NTSB: Train Going Too Fast at Curve Before Wreck

The wreckage of a Metro-North commuter train lies on its side after it derailed just north of the Spuyten Duyvil station Sunday, Dec. 1, 2013, in the Bronx borough of New York City. (Christopher Gregory/Getty Images)

The wreckage of a Metro-North commuter train lies on its side after it derailed just north of the Spuyten Duyvil station Sunday, Dec. 1, 2013, in the Bronx borough of New York City.

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On Sunday, the train was about half full, with about 150 people aboard, when it ran off the rails around 7:20 a.m. while rounding a bend where the Harlem and Hudson rivers meet. The lead car landed inches from the water. In addition to the four people killed, more than 60 were injured.

Many victims had been released from hospitals by Monday afternoon.

Seven were still in an intensive-care unit at St. Barnabas Hospital, some with spinal injuries, emergency department director Dr. David Listman said. And two patients were reported in critical condition at NewYork-Presbyterian Hospital.

The injured included five police officers who were heading to work, according to Mayor Michael Bloomberg, and a 14-year-old boy who was taking a weekend ride with his father on the same train the youngster usually takes to school.

The train's assistant conductor, Maria Herbert, suffered an eye injury and a broken collarbone, Bottalico said.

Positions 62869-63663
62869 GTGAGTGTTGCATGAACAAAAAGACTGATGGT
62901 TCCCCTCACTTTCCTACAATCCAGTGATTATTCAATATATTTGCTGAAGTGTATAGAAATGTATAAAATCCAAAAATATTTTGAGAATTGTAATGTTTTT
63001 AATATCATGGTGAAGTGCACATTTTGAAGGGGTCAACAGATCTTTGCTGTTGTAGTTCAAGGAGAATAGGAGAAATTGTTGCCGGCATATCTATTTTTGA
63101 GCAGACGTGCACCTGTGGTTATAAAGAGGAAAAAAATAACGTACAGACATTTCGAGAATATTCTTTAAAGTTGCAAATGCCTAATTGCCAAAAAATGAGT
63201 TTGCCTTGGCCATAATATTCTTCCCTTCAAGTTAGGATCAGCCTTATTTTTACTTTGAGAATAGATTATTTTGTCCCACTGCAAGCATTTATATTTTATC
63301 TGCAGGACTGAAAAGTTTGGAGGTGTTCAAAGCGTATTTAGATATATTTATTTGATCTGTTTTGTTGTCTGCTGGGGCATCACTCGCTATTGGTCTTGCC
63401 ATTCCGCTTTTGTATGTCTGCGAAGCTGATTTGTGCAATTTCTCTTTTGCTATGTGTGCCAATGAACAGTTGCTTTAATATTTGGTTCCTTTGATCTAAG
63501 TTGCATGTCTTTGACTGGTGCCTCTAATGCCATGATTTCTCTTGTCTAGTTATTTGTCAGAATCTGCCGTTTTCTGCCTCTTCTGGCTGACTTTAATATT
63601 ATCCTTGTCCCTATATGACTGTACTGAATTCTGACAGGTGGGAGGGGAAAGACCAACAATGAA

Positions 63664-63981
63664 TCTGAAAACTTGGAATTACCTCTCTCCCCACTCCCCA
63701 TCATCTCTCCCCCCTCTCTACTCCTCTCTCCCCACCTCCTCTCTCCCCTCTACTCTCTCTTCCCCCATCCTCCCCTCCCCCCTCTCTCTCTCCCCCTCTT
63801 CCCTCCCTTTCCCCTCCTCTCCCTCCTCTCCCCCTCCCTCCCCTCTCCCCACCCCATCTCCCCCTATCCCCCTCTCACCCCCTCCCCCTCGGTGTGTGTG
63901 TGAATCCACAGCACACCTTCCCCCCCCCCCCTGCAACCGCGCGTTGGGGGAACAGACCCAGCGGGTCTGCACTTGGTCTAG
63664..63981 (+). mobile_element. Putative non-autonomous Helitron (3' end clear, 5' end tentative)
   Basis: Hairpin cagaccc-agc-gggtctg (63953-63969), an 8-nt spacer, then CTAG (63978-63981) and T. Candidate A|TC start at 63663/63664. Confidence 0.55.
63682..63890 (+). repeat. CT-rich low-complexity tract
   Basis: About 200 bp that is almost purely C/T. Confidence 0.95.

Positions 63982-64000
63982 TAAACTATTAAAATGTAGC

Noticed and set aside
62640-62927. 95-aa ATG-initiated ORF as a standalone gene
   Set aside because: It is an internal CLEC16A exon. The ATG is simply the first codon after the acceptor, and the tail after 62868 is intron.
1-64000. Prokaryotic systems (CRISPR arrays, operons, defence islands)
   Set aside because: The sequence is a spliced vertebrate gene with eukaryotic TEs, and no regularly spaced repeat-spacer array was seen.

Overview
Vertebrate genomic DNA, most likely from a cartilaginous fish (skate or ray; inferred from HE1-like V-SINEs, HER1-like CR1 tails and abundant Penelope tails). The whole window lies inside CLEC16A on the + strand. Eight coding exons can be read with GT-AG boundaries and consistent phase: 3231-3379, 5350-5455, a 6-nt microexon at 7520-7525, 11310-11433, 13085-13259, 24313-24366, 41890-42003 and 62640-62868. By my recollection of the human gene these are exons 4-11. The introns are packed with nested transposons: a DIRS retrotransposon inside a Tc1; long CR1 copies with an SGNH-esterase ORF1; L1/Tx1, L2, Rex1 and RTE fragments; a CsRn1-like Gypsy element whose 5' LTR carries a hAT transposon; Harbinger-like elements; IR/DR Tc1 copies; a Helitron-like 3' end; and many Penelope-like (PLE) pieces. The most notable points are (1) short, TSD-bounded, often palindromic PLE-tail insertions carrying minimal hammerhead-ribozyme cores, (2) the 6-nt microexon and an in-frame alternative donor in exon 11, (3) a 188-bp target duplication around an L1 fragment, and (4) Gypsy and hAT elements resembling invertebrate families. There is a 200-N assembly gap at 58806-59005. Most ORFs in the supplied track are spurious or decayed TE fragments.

Gov. Andrew Cuomo said on NBC's "Today" show that he thinks speed will turn out to be a factor in a crash he called "your worst nightmare."

The MTA identified the dead as Donna L. Smith, 54, of Newburgh; James G. Lovell, 58, of Cold Spring; James M. Ferrari, 59, of Montrose; and Ahn Kisook, 35, of Queens. Three of the dead were found outside the train; one was inside.

Lovell, an audio technician who had worked the "Today" show and other NBC programs, was traveling to Manhattan to work on the Rockefeller Center Christmas tree, longtime friend Janet Barton said. The tree-lighting ceremony is Wednesday night.

"He always had a smile on his face and was quick to share a friendly greeting," ''Today" executive producer Don Nash said in a message to staffers.

The NTSB has been urging railroads for decades to install Positive Train Control technology. Congress in 2008 required dozens of railroads, including Metro-North, to do so by 2015.

The MTA awarded $428 million in contracts in September to develop the system for Metro-North and its sister Long Island Rail Road. But the MTA has asked for an extension on the deadline to 2018, saying it faces technological and other hurdles in installing such a system across more than 1,000 rail cars and 1,200 miles of track.

The derailment came amid a troubled year for Metro-North, and marked the first time in the railroad's 31-year history that a passenger was killed in an accident.

In May, a train derailed in Bridgeport, Conn., and was struck by a train coming in the opposite direction, injuring 73 passengers, two engineers and a conductor. In July, a freight train full of garbage derailed near the site of Sunday's wreck.

Eltman reported from Mineola, N.Y. Associated Press writers Kiley Armstrong, Verena Dobnik, Deepti Hajela, Ula Ilnytzky, Colleen Long, Jake Pearson and Jennifer Peltz contributed to this report.